6. 6. appear to be common this far northNative plant communities of in the state. More study is needed why this plant community is presentLake Vermilion State Park in the park. Not surprisingly, over 50 percentby Tavis Westbrook, Minnesota (BWCAW) and Quetico Provincial of the park is wetland and peatland.DNR resource specialist, Division Park to the north and east, you have Most of the wetland systems weof Parks and Trails a pretty good idea of what I am mapped can either be classified as On June 8, 2010, Lake Vermilion describing. wet ash forest (WFn64), wet cedarState Park became Minnesota’s Next, we used a Geographic forest (WFn53), or beaver wetlandnewest state park. Situated near Information System to obtain other complex. Even in the wetlandsSoudan, Lake Vermilion State relevant data that also existed for there was clear evidence of logging,Park is roughly 3,000 acres in size the parcel: streams, lakes, wetlands, most likely for cedar and tamarackand is directly adjacent to Soudan topography, and soils data were posts. With that said, many of theseUnderground Mine State Park. particularly helpful. Additionally, wetlands are in good condition,Both parks combined boast nearly color infrared photography was with cedar regenerating quite well10 miles of undeveloped shoreline essential when determining land in areas not flooded regularly byon the east end of Lake Vermilion cover types because of the way beaver. Interestingly, there is veryand about 4,000 acres of land. different plant communities, even little acid peatland in the park. The The mapping of the native plant tree species, have different photo rugged terrain, small basin size, andcommunities of Lake Vermilion signatures. After acquiring and beavers all likely contribute to thisState Park began in earnest in analyzing all of the data, it was fact.early 2010. We knew some of the then up to park resource specialists, Lastly, there are dozens ofrecent land-use history on the parcel with help from the DNR County small to medium rock outcropalready: Biological Survey, to go in the field and cliff features that give the • It had been owned by US Steel and verify (or “ground truth”) our property variety, relief, scenery, andsince the late 1800s; assumptions that we made from the botanical interest. It is likely that • It had been managed for timber GIS analysis and supporting data. some of these features may harborcontinuously through the 20th ‘Ground truth’ results less common plant species. Again,century; and We identified 21 different more survey work will be needed to • It contained very rugged upland plant community classes in eight confirm this hypothesis.terrain as well as many hundreds different ecological systems in Lake To conclude, this is just oneof acres of open and wooded Vermilion State Park. aspect of the inventory workwetlands. The vast majority of the uplands conducted by the Minnesota DNR We also were able to look at its were classified as Northern Mesic at Lake Vermilion State Park. Welandscape position and make some Mixed Forest (FDn43). The anticipate many different surveys ofassumptions about its physical dominant tree species were aspen the flora and fauna will be conductedcharacteristics using the Ecological and birch, with some pockets as the division develops the park forClassification System developed by dominated by young red and jack recreational use. A new state parkthe Minnesota DNR. pine. The stand ages throughout comes along maybe once in a career, That hierarchical system told us most of the park were young to very and I have been fortunate to be onthat the park was in the Border Lakes young, confirming that most of this the ground helping the division inSubsection. This subsection consists land was logged in the late 1970s its initial natural resource inventoryof “scoured bedrock uplands or and early 1980s. This is a fire- efforts.shallow soils on bedrock, with large dependent plant community, but firenumbers of lakes. Topography is was not at all frequent historically, averaging over 200 years between Treasurers’ reportdominantly rolling with irregular Ron and Cathy Huber reportslopes and many craggy outcrops of significant fire events. that on Sept. 30, the MNNPS hadbedrock.” Another term commonly One anomaly discovered during total assets of $19,763, includingused within this subsection and our field reconnaissance was $10,769 in the checking account,certainly for this park would be the presence of small pockets of $8,939 in CDs, and $55 cash.“Canadian Shield” topography Northern Mesic Hardwood Forest Income for the nine months totaled If you have visited the Boundary (MHn35). This plant community $11,094. Expenses totaled $8,192.Waters Canoe Area Wilderness is common statewide but does not Net income was $2,902.6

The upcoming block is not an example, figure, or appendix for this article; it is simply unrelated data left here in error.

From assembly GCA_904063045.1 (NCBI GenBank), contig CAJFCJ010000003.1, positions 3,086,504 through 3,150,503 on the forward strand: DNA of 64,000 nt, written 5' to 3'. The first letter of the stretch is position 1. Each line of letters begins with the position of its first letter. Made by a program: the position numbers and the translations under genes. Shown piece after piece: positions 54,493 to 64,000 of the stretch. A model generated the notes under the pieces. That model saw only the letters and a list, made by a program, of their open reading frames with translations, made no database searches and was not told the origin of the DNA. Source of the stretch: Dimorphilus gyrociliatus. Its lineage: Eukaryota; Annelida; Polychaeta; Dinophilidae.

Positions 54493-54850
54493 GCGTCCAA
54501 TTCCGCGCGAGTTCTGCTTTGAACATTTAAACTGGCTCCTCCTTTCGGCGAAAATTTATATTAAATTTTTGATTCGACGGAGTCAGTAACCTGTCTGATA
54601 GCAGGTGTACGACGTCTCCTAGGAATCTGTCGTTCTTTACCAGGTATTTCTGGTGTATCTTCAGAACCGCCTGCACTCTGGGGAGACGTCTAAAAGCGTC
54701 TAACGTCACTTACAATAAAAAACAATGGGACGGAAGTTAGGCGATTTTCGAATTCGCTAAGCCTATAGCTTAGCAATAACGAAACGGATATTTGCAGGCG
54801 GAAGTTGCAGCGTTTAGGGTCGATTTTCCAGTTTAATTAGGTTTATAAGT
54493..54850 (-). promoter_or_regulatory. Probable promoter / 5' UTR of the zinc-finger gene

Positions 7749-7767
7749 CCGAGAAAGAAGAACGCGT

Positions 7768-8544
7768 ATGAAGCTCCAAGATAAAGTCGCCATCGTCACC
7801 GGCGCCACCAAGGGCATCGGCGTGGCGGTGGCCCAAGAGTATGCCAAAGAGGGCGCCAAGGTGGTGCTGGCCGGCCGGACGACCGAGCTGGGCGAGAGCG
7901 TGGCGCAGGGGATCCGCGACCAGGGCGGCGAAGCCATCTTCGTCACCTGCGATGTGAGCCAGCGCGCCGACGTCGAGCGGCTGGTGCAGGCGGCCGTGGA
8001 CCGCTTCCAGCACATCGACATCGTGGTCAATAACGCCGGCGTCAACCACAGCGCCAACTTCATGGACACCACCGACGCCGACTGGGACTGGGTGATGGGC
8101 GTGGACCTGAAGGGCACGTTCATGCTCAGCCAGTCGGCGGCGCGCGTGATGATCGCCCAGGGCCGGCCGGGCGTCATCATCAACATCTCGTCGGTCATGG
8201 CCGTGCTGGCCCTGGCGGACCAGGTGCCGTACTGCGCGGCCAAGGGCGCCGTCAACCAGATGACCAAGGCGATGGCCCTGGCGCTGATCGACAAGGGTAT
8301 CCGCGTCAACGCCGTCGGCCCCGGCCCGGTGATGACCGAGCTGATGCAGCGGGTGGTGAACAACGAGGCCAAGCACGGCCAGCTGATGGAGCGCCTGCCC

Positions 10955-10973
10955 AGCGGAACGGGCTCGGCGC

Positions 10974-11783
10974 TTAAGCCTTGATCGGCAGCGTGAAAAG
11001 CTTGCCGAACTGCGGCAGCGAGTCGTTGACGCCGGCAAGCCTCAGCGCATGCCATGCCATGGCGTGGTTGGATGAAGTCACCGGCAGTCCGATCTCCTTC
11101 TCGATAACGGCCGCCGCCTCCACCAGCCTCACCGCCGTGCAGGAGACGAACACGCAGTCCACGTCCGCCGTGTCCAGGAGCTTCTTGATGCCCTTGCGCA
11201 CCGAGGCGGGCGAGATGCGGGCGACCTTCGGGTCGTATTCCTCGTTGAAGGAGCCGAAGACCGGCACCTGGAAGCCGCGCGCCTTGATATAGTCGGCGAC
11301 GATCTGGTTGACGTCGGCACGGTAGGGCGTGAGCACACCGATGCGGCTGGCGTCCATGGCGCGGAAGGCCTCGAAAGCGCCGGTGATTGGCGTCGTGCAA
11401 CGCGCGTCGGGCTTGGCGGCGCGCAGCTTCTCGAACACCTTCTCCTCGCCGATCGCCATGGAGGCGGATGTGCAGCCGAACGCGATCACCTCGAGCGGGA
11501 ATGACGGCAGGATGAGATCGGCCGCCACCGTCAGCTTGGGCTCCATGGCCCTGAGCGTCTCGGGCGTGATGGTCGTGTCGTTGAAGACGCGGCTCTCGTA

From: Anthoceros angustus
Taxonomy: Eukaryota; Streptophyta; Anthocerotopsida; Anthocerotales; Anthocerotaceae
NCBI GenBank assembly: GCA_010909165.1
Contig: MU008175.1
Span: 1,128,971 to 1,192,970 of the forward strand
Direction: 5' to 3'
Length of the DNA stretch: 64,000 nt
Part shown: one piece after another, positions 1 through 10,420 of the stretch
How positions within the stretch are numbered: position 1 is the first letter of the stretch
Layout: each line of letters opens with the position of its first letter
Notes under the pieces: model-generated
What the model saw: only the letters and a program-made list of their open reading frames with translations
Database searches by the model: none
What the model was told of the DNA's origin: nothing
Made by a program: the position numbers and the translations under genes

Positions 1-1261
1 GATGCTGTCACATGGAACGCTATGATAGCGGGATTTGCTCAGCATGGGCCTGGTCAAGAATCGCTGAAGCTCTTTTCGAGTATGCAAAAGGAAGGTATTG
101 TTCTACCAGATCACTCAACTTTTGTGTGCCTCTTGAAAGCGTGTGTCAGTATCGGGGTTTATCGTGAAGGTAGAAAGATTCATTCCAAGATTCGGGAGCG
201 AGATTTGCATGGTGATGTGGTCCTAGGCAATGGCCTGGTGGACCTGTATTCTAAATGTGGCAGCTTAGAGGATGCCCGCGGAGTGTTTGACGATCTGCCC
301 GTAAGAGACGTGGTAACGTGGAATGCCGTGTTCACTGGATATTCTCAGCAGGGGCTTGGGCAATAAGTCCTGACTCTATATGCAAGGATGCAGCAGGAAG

7. 7. Plant Lore birch or balsam fir logging near Duluth. BWCA fires Continued from page 1by Thor Kommedahl Are they edible, medicinal, orWhat is northern bush poisonous? Earlier in his career, he studiedhoneysuckle? The Potawatomi Indians made the ecology of black spruce and the Bush honeysuckle is Diervilla tea from rhizomes or leaves for use extensive patterned peatlands oflonicera in the honeysuckle family, as a diuretic. They are neither edible northern Minnesota.native to Minnesota. nor poisonous, although one report He then turned to the much moreHow did it get its names? is that leaves contain a narcotic complex task of deciphering the Diervilla was named after a principle that induces nausea. ecology of northeastern Minnesota’sFrench surgeon, Dr. Diéreville, Is bush honeysuckle useful in coniferous forests. The BWCA’swho visited Canada and brought other ways? vast stands of virgin forest enabledthe plant to the French botanist Deer and moose browse shrubs Heinselman to identify andTournafort in 1699. Lonicera refers in winter. They are useful as a tall document the forest dynamics –to the resemblance of the leaves ground cover and to hold banks from particularly the major role fires haveto honeysuckle (Lonicera spp.). erosion. Plants can be propagated played in determining the structureLonicera was named after the by seed or cuttings. Seed can be and composition of the wildernessGerman botanist Adam Lonitzer. stored. forest.Where does the plant grow? Heinselman wrote several Bush honeysuckle grows mainly books about the Boundary Watersin wooded areas, often in Jack pine Canoe Area. Limited numbers ofstands, in dry, or rocky, well-drained The Boundary Waters Wildernesssoil. It is often associated with hazel, Ecosystem, published in 1999, aredogwood, alder, chokecherry, and still available.blueberry.What does the plant look like? Diervilla lonicera It is a low shrub two to four feet Top left: Closeup of flowers,tall with slender, ridged twigs and photo by Shirley Mahopposite, finely toothed, egg-shaped Kooyman.leaves. It has funnel-shaped, yellow Center left: Blooming branch,flowers, often reddish in spring. photo by Peter Dziuk.Bumblebees, butterflies, and mothspollinate the flowers. Leaf colors Bottom left: Bush, photo byin fall are yellow, orange, and red. Shirley Mah Kooyman.Fruits are long-pointed capsules. Below: Moose damage on IslePlants spread mainly by rhizomes, Royale, photo by Peter Jordan.and plants regenerate rapidly after afire or after logging, e.g., after paper 7
  8. 8. Minnesota Native Plant SocietyP.O. Box 20401Bloomington, MN 55420Fall 2011 Directions: Take MN Hwy. 52 to the Butler Ave. E. exit in West St. Paul. Go west on Butler 0.2 mile to Stassen Lane. Go south on Stassen Lane to Thompson County Park.